In addition, by exploring portraits and their historical, political, and performative contexts as well as practices of collection and display we want to gain insights into the structures and dynamics of identity formation and -construction: What consciousness do portraits reflect in terms of individuality, collective identities and national affiliations? Do identification and community formation with ‘compatriots’ take place primarily through the nation, region or even city? Are these homogeneous entities, or can plural notions of identity and competing groups rather be identified? What is the relationship between religious confession and identity and to what extent do the dynamics of European identities shift in a global context? Does the mobility of individuals and associated experiences of foreignness or assimilation processes, for example in relation to artists’ journeys, migration and exile experiences, pilgrimage, global expansion, and mission, find expression in portrait practices, so that—to speak with Paul Gilroy—not only roots but routes are inscribed in the portrait?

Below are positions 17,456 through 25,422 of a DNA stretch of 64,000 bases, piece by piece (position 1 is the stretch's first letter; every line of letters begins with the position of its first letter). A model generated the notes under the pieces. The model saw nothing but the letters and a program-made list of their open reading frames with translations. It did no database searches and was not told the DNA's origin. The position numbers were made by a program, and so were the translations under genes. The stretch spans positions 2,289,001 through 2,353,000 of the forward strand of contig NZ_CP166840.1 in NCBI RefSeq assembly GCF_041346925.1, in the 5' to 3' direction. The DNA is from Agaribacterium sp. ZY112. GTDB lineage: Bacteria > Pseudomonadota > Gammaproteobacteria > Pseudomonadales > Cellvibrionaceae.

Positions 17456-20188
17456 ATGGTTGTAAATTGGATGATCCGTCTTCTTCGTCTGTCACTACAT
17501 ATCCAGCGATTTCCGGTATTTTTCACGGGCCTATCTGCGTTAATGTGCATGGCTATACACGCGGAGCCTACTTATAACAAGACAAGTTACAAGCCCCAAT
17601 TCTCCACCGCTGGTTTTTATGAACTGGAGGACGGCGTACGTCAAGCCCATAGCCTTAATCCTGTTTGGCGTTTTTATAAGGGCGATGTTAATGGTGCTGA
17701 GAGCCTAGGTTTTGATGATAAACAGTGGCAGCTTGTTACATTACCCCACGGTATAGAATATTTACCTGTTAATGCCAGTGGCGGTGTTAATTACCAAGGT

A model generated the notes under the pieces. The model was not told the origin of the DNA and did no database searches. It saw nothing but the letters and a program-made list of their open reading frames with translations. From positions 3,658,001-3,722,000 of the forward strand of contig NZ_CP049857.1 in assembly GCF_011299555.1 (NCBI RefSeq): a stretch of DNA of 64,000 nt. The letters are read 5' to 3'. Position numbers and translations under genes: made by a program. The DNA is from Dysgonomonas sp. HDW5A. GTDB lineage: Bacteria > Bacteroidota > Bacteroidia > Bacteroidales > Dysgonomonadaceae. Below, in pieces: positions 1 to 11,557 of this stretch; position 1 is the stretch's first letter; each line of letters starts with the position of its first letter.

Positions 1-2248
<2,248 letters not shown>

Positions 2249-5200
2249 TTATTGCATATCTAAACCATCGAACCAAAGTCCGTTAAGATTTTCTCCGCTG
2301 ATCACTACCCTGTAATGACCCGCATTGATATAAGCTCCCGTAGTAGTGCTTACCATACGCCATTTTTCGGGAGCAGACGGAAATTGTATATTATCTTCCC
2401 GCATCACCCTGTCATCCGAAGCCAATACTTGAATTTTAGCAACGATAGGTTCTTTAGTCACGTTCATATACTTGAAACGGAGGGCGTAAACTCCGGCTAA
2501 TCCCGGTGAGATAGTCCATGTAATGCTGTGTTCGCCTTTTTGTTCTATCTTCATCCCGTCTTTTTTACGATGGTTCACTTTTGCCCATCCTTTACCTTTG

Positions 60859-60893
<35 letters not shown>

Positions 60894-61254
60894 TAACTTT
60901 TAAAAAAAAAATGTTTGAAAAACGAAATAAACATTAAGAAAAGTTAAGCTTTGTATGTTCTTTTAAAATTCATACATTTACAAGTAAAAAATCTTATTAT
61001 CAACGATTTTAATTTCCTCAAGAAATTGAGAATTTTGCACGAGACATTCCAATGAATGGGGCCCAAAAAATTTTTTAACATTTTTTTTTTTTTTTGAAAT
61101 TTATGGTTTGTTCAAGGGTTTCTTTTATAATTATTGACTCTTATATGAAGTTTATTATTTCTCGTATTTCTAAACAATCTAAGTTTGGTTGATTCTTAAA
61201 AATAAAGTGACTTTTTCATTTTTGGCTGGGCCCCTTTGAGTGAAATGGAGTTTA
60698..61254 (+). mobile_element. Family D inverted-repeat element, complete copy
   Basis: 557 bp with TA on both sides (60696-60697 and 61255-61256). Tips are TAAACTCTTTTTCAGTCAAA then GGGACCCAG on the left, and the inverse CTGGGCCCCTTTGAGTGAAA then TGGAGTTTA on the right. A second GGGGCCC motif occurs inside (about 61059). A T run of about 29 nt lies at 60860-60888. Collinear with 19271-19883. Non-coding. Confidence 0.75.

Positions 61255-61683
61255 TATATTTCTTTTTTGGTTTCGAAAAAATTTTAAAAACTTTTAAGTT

Furthermore, gender perspectives are to be included in these questions. To what extent do portrait practices produce, stabilize, or undermine gender roles and attributions? In what way can portraits and portrait series express different facets of female, male or queer identities and thus the mutability of gender identities? The conference would like to encourage us not to discuss these questions in isolation, but to link them to questions of cultural identity and ethnicity, taking up perspectives from gender and postcolonial studies. Thus, following on from previous profound research contributions on portraiture from the perspective of gender studies, the interplay of race, class and gender in portraiture will be examined to an even greater extent in order to question power relations and heteronormative, Eurocentric views.

The conference would like to shed light on these research questions across time periods and cultures and thus to adopt a cross-epochal, transcultural or comparative cultural perspective, whereby portraits in all artistic genres and media (painting, sculpture, prints, photography, digital image cultures) can be considered on the basis of case studies. Also, with the aim of promoting methodological reflection, the conference seeks to stimulate an exchange between different disciplines (especially art history, archaeology, African, Asian, and Islamic studies, ethnology).

Please send your abstract (maximum of 800 words) for a 25-minute presentation in German or English together with a short CV to Helen Boeßenecker (h.boessenecker@uni-bonn.de) by 15 August 2022.